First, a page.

Holy Hour without a priest

27 October 2017

Write, if you have any answers to the questions listed at the end of this section, or to add to the answers given below.


Your answers

What should a Holy Hour in church on a Thursday evening consist of? Can it be lay-led? We are looking for opportunities during an extended interregnum in an Anglo-Catholic church.

In answer to the first question, there is no official Church of England lit­urgy for eucharistic adoration, but a Service of the Word (Common Wor­ship main volume, pages 21-27) not on a Sunday or a principal feast is required to contain a greeting, a col­lect, a reading, prayers (including the Lord’s Prayer), and an ending.

The Roman Catholic Rite of Eu­­charistic Exposition and Benedic­tion includes most of this in its four parts: (i) in exposition, a hymn (tra­ditionally O salutaris — “O saving Victim”, New English Hymnal 269) is sung and the sacrament is ex­­posed; (ii) in adoration, there are readings, songs, and prayers, and perhaps a homily; and (iii) in Bene­diction a hymn (traditionally Tantum ergo — ”Therefore, we, be­­fore him bending”, NEH 268) is sung, a collect (e.g. for Corpus Christi) is said, and the people are blessed with the Blessed Sacrament; and (iv) in reposition, the sacrament is replaced in the tabernacle while an acclamation (traditionally Psalm 117) is sung.

There are only two places where the Roman Catholic service conflicts with the Anglican rubrics: there is no greeting, as the service begins with exposition; and the Lord’s Prayer is not obligatory, although it could be included in the prayers.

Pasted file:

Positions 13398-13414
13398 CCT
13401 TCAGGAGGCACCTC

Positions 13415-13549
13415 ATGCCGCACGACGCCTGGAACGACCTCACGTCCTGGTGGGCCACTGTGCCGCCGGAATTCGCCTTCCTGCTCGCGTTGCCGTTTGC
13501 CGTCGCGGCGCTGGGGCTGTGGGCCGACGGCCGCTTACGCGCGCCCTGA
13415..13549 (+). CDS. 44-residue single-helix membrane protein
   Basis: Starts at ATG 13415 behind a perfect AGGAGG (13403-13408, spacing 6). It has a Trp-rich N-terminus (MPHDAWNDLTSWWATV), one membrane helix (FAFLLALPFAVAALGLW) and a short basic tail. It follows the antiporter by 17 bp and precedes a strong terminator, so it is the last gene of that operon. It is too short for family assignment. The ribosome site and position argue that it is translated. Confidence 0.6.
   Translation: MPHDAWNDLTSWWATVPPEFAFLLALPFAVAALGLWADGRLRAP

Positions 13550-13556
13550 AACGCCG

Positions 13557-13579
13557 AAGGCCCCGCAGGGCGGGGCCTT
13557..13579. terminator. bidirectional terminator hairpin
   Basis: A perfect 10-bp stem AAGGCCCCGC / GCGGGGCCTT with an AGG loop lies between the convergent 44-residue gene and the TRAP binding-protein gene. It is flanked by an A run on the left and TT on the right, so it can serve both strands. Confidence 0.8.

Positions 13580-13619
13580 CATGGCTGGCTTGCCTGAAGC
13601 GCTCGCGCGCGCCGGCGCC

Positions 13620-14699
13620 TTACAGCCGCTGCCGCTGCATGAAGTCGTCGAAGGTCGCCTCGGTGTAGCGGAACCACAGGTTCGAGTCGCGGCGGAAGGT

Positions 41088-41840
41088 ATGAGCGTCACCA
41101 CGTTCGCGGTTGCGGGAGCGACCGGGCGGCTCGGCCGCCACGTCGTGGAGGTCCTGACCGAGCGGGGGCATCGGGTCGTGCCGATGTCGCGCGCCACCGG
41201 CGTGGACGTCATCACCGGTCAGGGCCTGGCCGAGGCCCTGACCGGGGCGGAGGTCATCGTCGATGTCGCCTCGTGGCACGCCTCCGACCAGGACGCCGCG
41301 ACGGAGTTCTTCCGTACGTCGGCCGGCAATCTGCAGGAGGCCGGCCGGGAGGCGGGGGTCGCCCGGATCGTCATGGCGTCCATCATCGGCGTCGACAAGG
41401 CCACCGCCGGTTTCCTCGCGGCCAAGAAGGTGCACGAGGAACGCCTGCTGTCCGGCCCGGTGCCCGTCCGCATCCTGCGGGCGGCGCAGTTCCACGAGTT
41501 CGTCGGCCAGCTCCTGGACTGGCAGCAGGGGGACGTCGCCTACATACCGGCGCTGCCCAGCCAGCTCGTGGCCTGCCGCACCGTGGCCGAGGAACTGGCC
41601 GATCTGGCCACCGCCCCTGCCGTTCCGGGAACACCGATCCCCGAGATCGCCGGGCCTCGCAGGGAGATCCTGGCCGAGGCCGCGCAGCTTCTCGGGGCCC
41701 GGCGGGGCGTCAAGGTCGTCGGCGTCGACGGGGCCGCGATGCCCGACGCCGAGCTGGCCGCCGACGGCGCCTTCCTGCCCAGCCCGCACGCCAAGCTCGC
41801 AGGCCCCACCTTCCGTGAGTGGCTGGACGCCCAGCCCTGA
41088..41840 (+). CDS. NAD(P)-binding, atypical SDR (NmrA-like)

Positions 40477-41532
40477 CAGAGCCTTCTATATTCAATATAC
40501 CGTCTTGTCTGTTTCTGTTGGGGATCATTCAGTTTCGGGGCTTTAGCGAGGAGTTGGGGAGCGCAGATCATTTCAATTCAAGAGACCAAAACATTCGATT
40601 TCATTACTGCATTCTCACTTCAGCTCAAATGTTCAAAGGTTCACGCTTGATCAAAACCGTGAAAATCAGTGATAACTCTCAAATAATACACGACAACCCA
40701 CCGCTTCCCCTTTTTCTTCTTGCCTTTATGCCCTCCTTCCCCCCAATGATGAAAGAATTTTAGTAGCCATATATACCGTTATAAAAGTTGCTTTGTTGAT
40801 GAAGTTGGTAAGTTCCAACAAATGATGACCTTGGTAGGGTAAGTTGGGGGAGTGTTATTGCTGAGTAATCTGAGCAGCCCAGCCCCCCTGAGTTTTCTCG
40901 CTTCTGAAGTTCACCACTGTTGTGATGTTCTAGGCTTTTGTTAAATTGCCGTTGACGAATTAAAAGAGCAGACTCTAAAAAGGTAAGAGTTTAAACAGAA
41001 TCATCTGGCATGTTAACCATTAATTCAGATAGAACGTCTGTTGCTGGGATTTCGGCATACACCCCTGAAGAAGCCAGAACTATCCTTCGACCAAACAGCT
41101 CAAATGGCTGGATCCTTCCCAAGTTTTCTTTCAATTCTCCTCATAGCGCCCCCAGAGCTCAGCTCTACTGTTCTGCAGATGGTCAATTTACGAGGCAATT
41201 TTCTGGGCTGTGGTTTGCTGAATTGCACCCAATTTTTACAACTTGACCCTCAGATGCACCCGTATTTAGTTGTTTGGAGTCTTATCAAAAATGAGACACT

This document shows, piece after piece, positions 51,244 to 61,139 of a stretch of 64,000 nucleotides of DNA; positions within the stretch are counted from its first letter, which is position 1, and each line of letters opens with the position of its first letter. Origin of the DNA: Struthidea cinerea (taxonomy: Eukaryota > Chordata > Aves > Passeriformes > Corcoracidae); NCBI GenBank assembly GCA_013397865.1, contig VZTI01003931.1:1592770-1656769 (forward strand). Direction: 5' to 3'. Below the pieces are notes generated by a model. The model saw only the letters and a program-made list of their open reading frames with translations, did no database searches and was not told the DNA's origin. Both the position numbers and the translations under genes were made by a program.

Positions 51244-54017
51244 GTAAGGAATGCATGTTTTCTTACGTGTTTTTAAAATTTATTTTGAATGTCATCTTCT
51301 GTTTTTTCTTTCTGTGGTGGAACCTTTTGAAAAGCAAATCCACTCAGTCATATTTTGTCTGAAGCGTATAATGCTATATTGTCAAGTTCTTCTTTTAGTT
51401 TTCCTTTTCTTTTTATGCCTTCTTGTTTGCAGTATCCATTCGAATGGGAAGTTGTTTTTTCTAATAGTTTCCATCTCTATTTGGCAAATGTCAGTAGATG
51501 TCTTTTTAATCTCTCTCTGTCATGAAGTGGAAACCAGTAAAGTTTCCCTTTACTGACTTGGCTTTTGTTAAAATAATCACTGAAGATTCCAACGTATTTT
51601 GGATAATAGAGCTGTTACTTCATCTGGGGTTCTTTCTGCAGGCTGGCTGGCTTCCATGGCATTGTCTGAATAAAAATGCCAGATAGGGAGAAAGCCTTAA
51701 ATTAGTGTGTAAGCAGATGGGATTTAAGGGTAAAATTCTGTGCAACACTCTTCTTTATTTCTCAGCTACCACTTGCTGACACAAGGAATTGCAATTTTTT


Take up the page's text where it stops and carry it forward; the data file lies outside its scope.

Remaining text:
In answer to the second question, in the Roman Catholic Church, au­­thorised lay people may, in the ab­­sence of a priest or deacon, expose and repose the sacrament and lead eucharistic adoration, but they may not cense the sacrament or give Benediction.

They must be vested appropri­ately (either alb, or cassock and cotta). In the Church of England, it would seem appropriate to allow lay people who are authorised to ad­­minister communion to officiate at eucharistic adoration without Bene­diction, and to burn incense in a bowl before the altar if desired. They should vest in the same way as a server at the eucharist.


(The Revd Dr) Daniel Trott

Upper Norwood


Holy Hour is essentially a eucharis­tic devotion. It is normally led by a priest, but could be led by an au­­thorised lay minister/Reader or a lay eucharistic assistant, with the omis­sion of Benediction. Suggestions for a lay-led service follow.

The service is divided into four 15-minute sections with Bible read­ings, prayers, a quiet time, and final devotion.

Section 1. Adoration. The altar having been prepared beforehand, the minister brings the Blessed Sac­rament from the aumbry or tab­ernacle and places it in the mon­strance. If you do not have a mon­strance, you could use a ciborium. All kneel. The Litany of the Blessed Sacrament is said.

Secton 2. Meditation. The Gospel for the coming Sunday is read, fol­lowed by quiet reflection. A short spoken meditation on the Gospel could be included if felt appropriate.

Section 3. Petition. Intercessions are led, followed by a time of silent prayer.

Section 4. Final Devotion. O salutaris hostia might be sung, fol­lowed by a simple devotion. This might be followed by Tantum ergo. The minister replaces the Blessed Sacrament in the aumbry or taber­nacle. The Divine Praises are led by the minister. All say or sing Psalm 117 with the traditional antiphon. Depart in silence.

(The Revd) John Luff,



Your questions

The collect for the 19th Sunday after Trinity (1662) states: “O God, forasmuch as without thee we are not able to please thee. . .”. Is this just a statement of the obvious, or is there some deeper theological meaning?

M. D.


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